Saturday, December 15, 2012

Leaving Korea

I wasn't making it public knowledge that I would be returning to the States on November 26th because it was a secret that I was returning to surprise my boyfriend for his birthday on November 29th.  The surprise went splendidly, and it's wonderful being around Caleb again.

It is important to know that choosing to return to America was choosing to actively invest in my relationship with Caleb.  In Korea, I had many, many things going for me.  I had a job I loved and students who loved me.  I had a home at my church and brothers and sisters to talk and play with.  I had a dance team and lessons available in styles that I enjoyed.  I was living in a vibrant city with so much to offer.  I'm sure that if you caught me on an off day I'd find things to complain about, and I am glad that I just missed the bitter Korean winter.  Beyond the trickiness that came from working with the system of my private school and the cultural differences that made relationships and communication difficult, Korea was wonderful.

Preparing to leave the life I grew in Korea ripped me to shreds.  Two weeks before I left, I was weeping as I thought about leaving my students.  I cried about not getting a solid closure of a good bye with most of my co-workers.  Packing was such a daunting and heartbreaking task, I put it off as long as possible.

A week before I left, everything I did was labeled as "The last time I..."  The last time stepping out of Sinsa station.  The last sermon I'd hear at Jubilee.  The last Monday teaching Elegance Class.  The last Tuesday.  The last...

The last week raged forward with no mercy.  My replacement was at school, there was training to do, future syllabi to write, and loose ends to tie up all over the school.  I was worried that I would feel the time slipping through my fingers.  I was worried I would feel like everything was suddenly ripped out of my arms before I had a chance to say proper good byes and to give proper hugs and kisses.

Therefore, I was amazed, so amazed, when I found myself in the Incheon airport without a tear in my eye.  No sobs.  No freak out moments.  The time was here, and that was okay.

My last week had been insanely busy, yes, but I did have dinner dates set up for every evening of the week.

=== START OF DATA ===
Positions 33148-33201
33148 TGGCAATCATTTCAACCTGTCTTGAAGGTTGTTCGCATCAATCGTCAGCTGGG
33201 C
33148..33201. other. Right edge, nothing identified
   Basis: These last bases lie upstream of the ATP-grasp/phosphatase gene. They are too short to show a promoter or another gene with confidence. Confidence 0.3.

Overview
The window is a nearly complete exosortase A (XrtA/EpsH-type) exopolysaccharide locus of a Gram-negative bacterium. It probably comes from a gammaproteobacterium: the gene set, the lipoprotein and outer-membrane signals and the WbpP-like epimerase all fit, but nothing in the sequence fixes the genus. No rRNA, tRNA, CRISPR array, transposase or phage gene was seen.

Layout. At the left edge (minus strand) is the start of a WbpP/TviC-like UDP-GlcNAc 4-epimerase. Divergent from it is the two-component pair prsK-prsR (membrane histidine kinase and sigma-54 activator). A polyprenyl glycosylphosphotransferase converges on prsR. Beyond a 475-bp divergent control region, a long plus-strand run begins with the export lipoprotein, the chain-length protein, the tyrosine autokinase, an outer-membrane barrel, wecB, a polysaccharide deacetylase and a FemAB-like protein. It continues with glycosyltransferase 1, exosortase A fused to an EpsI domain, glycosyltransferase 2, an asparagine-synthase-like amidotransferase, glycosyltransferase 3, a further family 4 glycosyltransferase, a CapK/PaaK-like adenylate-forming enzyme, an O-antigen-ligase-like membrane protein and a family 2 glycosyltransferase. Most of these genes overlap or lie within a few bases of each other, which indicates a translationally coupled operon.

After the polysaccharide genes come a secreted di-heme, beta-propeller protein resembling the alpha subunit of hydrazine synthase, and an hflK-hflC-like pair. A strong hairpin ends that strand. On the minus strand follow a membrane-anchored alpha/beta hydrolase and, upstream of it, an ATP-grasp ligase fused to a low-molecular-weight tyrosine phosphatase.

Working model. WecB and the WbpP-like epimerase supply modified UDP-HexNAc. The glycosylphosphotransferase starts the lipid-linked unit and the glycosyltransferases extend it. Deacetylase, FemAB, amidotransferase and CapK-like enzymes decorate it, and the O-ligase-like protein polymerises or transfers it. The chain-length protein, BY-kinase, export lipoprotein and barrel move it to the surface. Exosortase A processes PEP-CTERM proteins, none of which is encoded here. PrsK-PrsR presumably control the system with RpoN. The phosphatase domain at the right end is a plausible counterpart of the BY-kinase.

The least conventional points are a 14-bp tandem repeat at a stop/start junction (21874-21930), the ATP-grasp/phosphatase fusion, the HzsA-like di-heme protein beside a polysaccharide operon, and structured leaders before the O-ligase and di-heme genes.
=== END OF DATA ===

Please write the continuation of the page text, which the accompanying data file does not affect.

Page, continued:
Monday: David and Sim, my krump buddies
Tuesday: Alice Nam, my Bible study leader and mentor
Wednesday: Nicole, my best girlfriend in Korea
Thursday: "Ann," the lady I tutored (We had Thanksgiving dinner together this night.)
Friday: Staff good bye and welcome party
Saturday: Co-worker Thanksgiving and church Thanksgiving

It's hard for me to believe because, when I put reality up next to what I expected my last week to be, there is no similarity at all.  But talking with each of my dinner dates helped me, little by little, accept and prepare for leaving Korea.  David and Sim told me to not stop dancing and to not let myself slip into a comfortable life.  Alice gave me encouragement and wisdom about returning to America.  Nicole gave me rest and understanding and love in so many areas.  Ann reminded me that I wasn't the only sad about my departure and of how important it is to keep in touch with the people I love whom I'm leaving behind.  Friday's staff party let me relax and have fun after a stressful week.  And being with my church friends one last time reminded me of how much I am loved and how rich I am in friends.

And saying good bye to my students?  On Friday, my last day, the preschool classes had a field trip to a science museum.  I think my supervisor had a hand in this: my co-teacher was assigned to a different class, and I had Elegance Class all to myself.  Six of my most favorite people in the world held onto me every chance they could and ran around pulling my arm and saying "Teacher, what's that?!"
"I don't know!  Let's go find out!"
Three hours of that made me the happiest teacher in the whole world.  I know it sounds cheesy, but the love was all over the place.  We were having the best fun.  No one worried about me leaving, we just enjoyed what was in front of us.  It was beautiful, and I could not have asked for a better last day.

One of my foreign co-teachers, Blake, and I share a class.  He let the 5 students use his entire class period to write notes and letters and to draw good bye pictures for me.  It was so very good and fulfilling to know that I'd made such a difference in these kids' lives.  We were all sad, but this is the kind of situation I think Dr. Seuss was talking about when he said to be happy that things have happened and not upset that they're over.

There's a lot more to the story, but it has to do with the Returning to America part as opposed to the Leaving Korea part.  I still have hard times accepting that I've left Korea.  I've been in America for only 20 days, and the adjustment has been rough in different ways.  If you follow the blog, you can expect many ramblings on the topics of reverse culture shock, the differences between America and Korea, and how my loved ones and I are dealing with the process.

But hey.  Here's this.  I've had a life changing 16 months.  Who knows what the next 16 months will be like? In the near future, I'll be celebrating Advent and Christmas with family and friends.  I'll be going to the Passion Conference in January.  I'll be attending a holiday swing dance next week.  Also, I plan to volunteer at OM Arts for a brief time as I work out the employment situation.

Stick with me, friends.  It's been a bumpy (but blessed, if I can say that without sounding like a total dork) ride.


  1. I love this!!!

    I just feel so much admiration and pride for you. I hope that you have such a great Christmas season back here in the States :)

  2. Thanks so much, Kelly! That means a whole lot. OOO


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